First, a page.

In April 2016, the Polish government launched the programme “Family 500+” (Rodzina 500+) to boost birth-rates and reduce child poverty by improving living conditions of large families. The European Platform for Investing in Children (EPIC) presents some early indicators of the programme’s progress and impact.
Eurostat figures show that Poland has one of the lowest fertility rates in Europe with 1.32 children per women in 2015, the second lowest in Europe after Portugal.
Under the programme parents can receive a tax-free benefit of PLN 500 (about EUR 120) per month for the second and any consecutive children until they reach the age of 18. The additional support is roughly 12% of the average gross wage in Poland in 2016.
Families are also eligible to receive the benefit for their first child if the family income is under PLN 800 (about EUR 180) per family member or under PLN 1200 per family member in the case of families with a disabled child. The child benefit does not impact eligibility for other benefits.
The programme covers an estimated 55 per cent of all children in Poland under the age of 18. Data show that more than 3.82 million children up to the age of 18 were covered by the programme by the end of February 2017, with a total spend of PLN 21 billion.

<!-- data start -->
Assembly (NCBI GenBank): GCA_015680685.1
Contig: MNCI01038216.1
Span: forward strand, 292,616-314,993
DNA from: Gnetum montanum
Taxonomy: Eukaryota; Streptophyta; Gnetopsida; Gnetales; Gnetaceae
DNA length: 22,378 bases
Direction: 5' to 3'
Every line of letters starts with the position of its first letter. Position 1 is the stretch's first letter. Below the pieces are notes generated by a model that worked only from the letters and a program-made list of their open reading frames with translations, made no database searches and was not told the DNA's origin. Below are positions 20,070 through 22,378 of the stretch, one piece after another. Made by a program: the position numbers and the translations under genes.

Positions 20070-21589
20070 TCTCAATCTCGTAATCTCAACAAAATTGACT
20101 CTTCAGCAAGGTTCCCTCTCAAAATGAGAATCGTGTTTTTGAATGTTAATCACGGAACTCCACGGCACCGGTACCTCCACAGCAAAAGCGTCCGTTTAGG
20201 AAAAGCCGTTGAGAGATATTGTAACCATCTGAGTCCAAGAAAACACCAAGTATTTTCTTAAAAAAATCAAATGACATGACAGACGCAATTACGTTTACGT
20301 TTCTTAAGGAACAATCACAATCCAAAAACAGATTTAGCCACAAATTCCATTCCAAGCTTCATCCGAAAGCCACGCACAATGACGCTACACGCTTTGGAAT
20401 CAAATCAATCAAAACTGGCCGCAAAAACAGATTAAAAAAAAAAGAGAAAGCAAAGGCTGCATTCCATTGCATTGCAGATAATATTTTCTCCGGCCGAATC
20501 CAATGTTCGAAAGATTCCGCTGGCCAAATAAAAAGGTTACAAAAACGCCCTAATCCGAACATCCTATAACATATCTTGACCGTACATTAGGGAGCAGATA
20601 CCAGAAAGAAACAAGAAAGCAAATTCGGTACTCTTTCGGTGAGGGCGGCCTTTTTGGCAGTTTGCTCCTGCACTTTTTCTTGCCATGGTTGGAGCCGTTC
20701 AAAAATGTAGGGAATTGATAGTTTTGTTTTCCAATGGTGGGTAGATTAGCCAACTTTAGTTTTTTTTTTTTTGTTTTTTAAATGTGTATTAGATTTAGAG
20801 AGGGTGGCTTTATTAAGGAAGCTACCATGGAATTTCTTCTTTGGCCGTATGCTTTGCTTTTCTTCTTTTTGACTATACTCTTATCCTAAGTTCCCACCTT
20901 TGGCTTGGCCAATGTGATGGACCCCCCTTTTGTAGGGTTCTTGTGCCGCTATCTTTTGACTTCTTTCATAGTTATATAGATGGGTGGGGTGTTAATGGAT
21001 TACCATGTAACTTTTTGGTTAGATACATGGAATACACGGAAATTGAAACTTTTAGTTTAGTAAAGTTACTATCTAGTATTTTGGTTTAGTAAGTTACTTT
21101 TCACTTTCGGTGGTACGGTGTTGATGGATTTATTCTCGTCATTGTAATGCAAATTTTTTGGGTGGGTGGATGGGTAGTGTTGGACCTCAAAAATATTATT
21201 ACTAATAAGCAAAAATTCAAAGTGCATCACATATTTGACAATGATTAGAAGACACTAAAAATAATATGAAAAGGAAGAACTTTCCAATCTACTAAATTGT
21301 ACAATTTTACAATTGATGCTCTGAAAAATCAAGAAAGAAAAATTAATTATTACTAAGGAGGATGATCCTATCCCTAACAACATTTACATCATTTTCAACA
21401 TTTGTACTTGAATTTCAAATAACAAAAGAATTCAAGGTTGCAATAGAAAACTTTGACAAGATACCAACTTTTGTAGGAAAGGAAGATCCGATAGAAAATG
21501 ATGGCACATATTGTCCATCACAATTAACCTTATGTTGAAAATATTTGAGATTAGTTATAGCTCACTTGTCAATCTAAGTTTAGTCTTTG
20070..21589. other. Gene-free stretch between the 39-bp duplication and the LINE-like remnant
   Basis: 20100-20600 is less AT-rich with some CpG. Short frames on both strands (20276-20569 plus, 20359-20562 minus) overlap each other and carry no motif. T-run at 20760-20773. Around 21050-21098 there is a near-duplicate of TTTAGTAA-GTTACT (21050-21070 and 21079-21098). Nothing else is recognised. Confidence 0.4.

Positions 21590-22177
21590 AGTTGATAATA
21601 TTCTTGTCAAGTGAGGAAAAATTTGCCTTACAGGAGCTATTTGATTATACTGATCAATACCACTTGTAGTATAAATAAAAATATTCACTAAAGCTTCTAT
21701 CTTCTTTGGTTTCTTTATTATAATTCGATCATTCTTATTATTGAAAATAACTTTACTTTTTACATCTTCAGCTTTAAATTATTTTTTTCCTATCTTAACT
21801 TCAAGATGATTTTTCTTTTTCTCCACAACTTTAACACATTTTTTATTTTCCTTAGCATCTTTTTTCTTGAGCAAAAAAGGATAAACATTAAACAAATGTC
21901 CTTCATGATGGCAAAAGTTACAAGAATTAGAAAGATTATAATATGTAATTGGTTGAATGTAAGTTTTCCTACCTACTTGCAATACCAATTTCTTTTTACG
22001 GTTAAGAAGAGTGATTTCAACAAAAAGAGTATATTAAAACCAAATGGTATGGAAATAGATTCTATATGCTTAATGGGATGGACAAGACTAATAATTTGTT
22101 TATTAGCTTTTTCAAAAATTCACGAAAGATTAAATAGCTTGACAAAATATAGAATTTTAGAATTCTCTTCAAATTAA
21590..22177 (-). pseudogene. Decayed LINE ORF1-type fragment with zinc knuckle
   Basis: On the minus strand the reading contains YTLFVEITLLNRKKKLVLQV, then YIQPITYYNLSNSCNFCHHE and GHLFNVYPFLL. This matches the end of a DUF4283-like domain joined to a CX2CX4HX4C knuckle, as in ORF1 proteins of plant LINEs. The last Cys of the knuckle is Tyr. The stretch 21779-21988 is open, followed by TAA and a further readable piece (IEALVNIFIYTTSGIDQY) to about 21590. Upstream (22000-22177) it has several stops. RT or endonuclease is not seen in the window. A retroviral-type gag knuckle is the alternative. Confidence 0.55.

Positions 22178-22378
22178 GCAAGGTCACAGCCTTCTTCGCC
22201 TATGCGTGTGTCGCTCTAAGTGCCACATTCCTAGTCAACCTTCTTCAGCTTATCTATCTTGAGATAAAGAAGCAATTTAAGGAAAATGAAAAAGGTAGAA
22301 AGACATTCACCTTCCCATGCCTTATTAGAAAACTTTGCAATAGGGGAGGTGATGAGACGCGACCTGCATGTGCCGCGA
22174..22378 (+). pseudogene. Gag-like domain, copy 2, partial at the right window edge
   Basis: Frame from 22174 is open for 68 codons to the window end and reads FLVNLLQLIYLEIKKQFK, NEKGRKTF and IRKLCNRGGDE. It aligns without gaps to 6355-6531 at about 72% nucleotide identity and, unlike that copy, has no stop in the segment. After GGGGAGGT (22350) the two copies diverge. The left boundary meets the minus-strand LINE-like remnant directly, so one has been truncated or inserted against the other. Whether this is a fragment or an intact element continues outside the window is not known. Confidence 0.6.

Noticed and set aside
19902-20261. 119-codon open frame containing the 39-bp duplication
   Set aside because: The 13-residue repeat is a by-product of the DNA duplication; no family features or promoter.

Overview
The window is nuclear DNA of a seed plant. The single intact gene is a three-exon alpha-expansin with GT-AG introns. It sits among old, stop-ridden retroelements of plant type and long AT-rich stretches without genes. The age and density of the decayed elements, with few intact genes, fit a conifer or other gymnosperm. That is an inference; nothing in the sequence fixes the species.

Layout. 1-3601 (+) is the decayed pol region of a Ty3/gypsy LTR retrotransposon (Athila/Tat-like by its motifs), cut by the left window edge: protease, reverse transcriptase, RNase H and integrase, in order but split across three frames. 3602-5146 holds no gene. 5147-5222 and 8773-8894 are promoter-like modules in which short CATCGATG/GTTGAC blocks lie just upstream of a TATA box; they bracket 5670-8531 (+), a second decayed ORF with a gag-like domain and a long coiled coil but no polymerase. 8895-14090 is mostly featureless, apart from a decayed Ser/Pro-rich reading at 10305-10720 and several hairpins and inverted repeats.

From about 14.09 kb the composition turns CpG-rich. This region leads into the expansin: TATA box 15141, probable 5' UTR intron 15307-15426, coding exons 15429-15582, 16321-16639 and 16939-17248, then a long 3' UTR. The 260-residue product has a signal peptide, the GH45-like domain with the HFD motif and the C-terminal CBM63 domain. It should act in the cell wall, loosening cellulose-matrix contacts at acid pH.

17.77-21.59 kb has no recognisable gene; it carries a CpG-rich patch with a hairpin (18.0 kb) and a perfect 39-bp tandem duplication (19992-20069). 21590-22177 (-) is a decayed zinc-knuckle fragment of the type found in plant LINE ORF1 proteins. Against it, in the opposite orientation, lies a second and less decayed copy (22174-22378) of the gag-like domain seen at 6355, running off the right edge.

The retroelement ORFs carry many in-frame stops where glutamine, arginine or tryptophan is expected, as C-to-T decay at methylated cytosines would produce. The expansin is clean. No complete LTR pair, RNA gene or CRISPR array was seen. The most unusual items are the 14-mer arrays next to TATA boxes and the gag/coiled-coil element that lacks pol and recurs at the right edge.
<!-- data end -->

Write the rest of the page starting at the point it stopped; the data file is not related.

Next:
The benefit is available to all children, not limited to those born after the programme has launched, meaning it has contributed to a significant increase in government spending on children.
In order to receive the benefit, each family has to fill in an application form and provide it to the local authorities, social benefits centres or welfare centres. Families must re-apply every year.
The initial results suggest that the programme has positive effect on the number of births. Data from Poland’s Central Statistics Office (GUS) show a 13-15 per cent increase in childbirth in December 2016 and January 2017 compared to the same period in previous years.
Furthermore, the programme is also expected to be an important mechanism for eliminating poverty among children in Poland. The initial simulations estimated that the rates of extreme poverty among children would decrease by 76 per cent (from 11.9 to 2.8 per cent of all children) due to the programme cash transfers.
Additional evidence shows that the increase in income after the programme was introduced has contributed to higher consumption and saving rates, while debt levels have decreased.
One of the major concerns of the "Family 500+" programme is that the additional non-work income may have an adverse effect on the labour market. Workers with low wages may have lower incentives to be active, and women in particular might be encouraged to stay home and take care of children.
Results from the latest report by the Institute for Structural Research (IBS) suggest that the labour force participation and employment of eligible mothers would have been between 2.5 and 3 per cent higher by mid-2017 in the absence of the programme.
There is a need for more data and evidence to establish whether and how the Family 500+ programme is fulfilling its objectives, and its ultimate impact on the labour market. Going forward, it is also important to ensure that the government is able to finance the programme long-term.
This news item was written for the European Platform for Investing in Children (EPIC).